Do you ever get the feeling that you’ve missed something? That it’s slipping through the cracks to the realm of the forgotten? The abyss of nothingness? And the worst part: you can’t even pinpoint what it is—a Remembrall won’t help here. That feeling is frustrating to no end and sends my anxiety into hyperdrive.
My shoulders prickle. Breathing shallows. And the stomach is one big knot. That’s what I battled all weekend. And for what? Nothing…I think…I hope.
Periodically, these attacks come on, and there’s little I can do but wait for them to pass. I do try to calm my reactions. Sometimes it works. Other times, not so much. Still, there’s a chance. I know I’m not alone, and if you have the misfortune of experiencing this torturous feeling, here are some of the things I do to try to combat it. Hopefully, it will help you find some kind of relief.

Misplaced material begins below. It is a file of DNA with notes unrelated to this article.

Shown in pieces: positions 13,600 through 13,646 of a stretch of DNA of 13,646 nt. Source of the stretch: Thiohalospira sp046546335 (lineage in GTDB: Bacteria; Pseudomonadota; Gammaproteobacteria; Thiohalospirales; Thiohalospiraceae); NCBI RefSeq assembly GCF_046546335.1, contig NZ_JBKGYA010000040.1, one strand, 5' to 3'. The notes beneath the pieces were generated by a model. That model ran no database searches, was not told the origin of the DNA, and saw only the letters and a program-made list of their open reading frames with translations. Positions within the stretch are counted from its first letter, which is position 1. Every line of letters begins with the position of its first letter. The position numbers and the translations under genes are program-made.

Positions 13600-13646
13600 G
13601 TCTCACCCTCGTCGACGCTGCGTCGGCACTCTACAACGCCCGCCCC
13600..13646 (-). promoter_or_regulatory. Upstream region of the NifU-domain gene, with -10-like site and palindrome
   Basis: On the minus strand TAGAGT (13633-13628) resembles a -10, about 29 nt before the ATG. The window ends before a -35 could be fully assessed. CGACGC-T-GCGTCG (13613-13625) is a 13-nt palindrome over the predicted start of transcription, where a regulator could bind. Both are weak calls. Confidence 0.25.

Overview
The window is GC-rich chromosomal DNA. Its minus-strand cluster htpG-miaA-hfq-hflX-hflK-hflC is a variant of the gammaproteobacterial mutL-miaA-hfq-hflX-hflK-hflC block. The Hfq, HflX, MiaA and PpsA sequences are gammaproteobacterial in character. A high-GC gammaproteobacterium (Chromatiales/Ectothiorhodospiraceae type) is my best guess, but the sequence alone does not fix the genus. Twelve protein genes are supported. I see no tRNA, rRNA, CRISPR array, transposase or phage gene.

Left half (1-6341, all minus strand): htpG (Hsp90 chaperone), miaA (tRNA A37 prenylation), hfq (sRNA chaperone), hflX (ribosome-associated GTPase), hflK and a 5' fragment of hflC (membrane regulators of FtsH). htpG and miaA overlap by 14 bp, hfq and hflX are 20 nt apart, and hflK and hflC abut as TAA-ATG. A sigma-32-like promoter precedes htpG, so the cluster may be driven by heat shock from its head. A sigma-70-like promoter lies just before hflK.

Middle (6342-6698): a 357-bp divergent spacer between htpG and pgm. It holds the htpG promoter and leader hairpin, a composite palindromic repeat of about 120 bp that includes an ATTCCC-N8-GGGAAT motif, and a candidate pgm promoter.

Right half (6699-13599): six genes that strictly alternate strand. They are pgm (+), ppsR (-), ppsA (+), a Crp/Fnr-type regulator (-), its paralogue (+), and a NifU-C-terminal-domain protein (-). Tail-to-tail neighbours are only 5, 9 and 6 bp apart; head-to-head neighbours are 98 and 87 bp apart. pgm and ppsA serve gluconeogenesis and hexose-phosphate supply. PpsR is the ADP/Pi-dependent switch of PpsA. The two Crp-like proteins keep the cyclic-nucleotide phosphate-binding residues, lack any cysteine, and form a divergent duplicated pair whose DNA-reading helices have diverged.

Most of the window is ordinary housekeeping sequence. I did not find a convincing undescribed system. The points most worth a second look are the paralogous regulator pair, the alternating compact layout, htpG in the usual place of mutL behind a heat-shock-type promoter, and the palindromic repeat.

- Do a mental check (or make a list) to see if there’s something that was forgotten
- I usually do this several times throughout the day to be sure
- Look back and see if you can pinpoint what brought this feeling on
- Sometimes, if I can identify the origin, I can figure out how to address it
- Tell yourself (several times if need be) that it is okay to be human
- I know I make mistakes; when they happen, I’ll try to rectify them as best I can
- Tell a trusted friend/loved one; they may be able to help or provide moral support
- Confession: I suck at this one! I would much rather internalize things
- If possible, try to do something constructive/get ahead with something
- That way, if it turns out I have missed something, I have a little “buffer” in my to-do list to make things right (sometimes this happens, sometimes it doesn’t…see #3)
- Do something relaxing: take a bath, make some tea, read a book
- There’s something to be said for self-care (to my husband: you are NOT allowed to use this statement against me)
Overall, know that you’re not in this alone. I know that many times it feels like you are, but you’re not! As the late, great Maya Angelou said, “You may encounter many defeats, but you must not be defeated.” Don’t let anxiety win.
‘Til next time!